Flying has been everything for me since I first flew. Like most people, I feared my first solo a little bit and had a couple of bad flight instructors and examiners along the way. Those experiences only made me stronger and pushed me to achieve my goals that much more. I had nothing but great support from my family (although only a distant cousin is a pilot and half still think I’m crazy ), close friends and many people in the aviation community. I had great mentors, motivators, and supporters along the way and I can’t thank them enough. I share my 10th flying anniversary with all of you. I especially want to thank my parents for putting up with me, moving here for me and my sister (not a simple task, I must say), providing me with all the remaining financial support scholarships didn’t provide, and just for always being there when I need them. I feel like Mr. Thompson, Sterling’s former aviation teacher, was really the one that got me started and opened all doors for me. I also want to thank Dr. Margaret Watson and Shari Frisinger for their unconditional support and all that I learned from them when we served on the board of a local aviation non-profit. Keith Dunlap also deserves an award for refining my landings, being very picky, and getting me through my instrument, commercial and most of my CFI training.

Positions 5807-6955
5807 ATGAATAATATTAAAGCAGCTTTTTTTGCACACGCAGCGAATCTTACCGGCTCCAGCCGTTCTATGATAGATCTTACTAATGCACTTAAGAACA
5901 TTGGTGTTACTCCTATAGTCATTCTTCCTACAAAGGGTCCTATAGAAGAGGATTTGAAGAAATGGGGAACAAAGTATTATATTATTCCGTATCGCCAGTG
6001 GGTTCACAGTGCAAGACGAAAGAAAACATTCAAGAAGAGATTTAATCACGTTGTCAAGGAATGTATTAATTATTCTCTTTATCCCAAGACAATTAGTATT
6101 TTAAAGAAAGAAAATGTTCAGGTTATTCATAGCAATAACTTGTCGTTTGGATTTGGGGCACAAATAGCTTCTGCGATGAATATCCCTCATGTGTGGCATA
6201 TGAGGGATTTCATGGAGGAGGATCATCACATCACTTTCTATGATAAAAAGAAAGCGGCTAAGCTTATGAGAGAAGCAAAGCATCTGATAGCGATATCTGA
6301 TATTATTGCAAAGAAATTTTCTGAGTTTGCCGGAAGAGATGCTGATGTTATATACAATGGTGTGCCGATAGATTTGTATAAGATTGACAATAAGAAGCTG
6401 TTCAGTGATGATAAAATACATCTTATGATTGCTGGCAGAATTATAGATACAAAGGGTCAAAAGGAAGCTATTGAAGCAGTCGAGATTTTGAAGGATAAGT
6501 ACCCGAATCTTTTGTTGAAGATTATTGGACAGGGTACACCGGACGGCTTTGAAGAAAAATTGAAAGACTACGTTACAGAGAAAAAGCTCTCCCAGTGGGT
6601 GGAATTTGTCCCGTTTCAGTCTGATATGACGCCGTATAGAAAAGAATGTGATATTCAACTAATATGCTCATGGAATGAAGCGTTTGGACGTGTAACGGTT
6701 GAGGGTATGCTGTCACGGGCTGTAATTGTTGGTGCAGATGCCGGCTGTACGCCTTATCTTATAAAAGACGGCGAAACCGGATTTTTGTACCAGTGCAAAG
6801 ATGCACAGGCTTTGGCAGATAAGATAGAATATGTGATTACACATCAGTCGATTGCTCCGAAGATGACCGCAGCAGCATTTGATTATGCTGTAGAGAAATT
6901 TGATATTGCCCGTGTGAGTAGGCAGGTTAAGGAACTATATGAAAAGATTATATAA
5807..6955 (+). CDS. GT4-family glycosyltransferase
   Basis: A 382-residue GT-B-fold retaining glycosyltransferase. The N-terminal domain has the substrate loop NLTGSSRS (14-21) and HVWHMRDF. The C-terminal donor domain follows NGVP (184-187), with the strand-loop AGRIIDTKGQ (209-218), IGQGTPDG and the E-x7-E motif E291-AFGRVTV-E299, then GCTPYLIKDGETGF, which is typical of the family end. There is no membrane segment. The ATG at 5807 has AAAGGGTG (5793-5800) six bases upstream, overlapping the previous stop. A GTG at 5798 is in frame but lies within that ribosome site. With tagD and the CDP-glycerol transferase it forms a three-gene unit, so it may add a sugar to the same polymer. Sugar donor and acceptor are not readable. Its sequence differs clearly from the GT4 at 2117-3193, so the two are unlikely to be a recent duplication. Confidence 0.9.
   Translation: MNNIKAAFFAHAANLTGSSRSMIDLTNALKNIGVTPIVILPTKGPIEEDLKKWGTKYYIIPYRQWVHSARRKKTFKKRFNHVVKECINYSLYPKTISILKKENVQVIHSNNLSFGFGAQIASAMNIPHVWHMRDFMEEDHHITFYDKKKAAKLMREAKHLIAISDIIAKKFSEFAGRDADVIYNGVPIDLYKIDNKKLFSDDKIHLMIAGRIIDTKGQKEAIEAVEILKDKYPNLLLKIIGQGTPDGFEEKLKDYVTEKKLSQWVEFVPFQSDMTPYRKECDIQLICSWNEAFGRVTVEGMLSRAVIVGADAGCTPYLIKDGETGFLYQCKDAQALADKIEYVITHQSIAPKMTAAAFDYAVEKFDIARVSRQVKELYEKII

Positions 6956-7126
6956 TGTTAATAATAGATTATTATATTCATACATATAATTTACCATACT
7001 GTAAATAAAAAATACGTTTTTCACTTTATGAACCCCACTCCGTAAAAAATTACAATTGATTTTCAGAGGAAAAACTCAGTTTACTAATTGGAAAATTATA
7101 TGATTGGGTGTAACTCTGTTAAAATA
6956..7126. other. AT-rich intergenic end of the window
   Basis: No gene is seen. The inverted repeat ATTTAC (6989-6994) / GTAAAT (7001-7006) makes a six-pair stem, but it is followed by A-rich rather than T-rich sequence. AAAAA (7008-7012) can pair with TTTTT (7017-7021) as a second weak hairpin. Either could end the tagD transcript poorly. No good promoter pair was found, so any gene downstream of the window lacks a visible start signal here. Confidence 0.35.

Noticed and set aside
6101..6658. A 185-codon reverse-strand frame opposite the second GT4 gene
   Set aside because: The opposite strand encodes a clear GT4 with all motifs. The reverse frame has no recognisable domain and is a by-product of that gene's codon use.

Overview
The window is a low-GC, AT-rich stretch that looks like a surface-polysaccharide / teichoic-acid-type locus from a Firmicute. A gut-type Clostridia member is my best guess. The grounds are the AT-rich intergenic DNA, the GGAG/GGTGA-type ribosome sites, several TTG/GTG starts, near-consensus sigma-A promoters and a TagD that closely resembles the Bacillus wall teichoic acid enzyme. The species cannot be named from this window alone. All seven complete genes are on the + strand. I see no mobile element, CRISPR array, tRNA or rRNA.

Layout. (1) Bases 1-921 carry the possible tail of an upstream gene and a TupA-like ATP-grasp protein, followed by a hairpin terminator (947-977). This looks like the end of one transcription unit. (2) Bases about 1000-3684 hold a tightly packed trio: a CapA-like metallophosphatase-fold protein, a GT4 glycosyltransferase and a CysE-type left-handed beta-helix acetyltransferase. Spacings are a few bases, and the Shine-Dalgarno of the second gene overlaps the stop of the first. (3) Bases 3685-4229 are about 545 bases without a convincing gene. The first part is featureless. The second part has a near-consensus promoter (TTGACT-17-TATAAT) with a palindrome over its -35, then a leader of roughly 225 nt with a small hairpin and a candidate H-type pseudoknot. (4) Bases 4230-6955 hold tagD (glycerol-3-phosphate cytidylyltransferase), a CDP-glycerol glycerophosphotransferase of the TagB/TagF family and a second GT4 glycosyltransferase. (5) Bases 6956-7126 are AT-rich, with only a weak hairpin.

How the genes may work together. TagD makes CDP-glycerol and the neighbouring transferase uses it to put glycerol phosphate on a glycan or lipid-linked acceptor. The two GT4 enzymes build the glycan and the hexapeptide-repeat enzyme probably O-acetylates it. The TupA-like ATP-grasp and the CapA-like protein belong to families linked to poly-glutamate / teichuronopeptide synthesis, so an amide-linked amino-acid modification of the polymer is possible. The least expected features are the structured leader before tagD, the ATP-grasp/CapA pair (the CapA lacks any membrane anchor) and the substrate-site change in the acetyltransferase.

I also wish all those pilots that took me in and entertained me during those flights as a kid would now know what they did to me by introducing me to aviation. None of them know how important their interaction with me was by sharing a passion, a hobby, a career. I wish I could tell them but, unfortunately, I do not know their names, their e-mails, their phone numbers…
My own experience is the reason why I try to engage with kids and 100% support any type of activity involving kids and aviation. Taking a kid up flying might just be another flight or another hour on the logbook for us; however, for that kid, it could be a life-changing experience and their first connection with general aviation. Keep that in mind and try to keep in touch with them as best as you can.
Like most pilots, I could go on and on and on about flying, how much I love flying, my first solo, the first time in an open cockpit, blah, blah, blah… but I’ll close by saying that I have had an absolute blast flying land based airplanes during the last century, but in the coming months, I am going to finally go for an “airplane single-engine sea” endorsement as well. I am looking forward to it. If you have any suggestions for me, please send them my way.
I cannot wait to see what else the next decade has in store for me… =)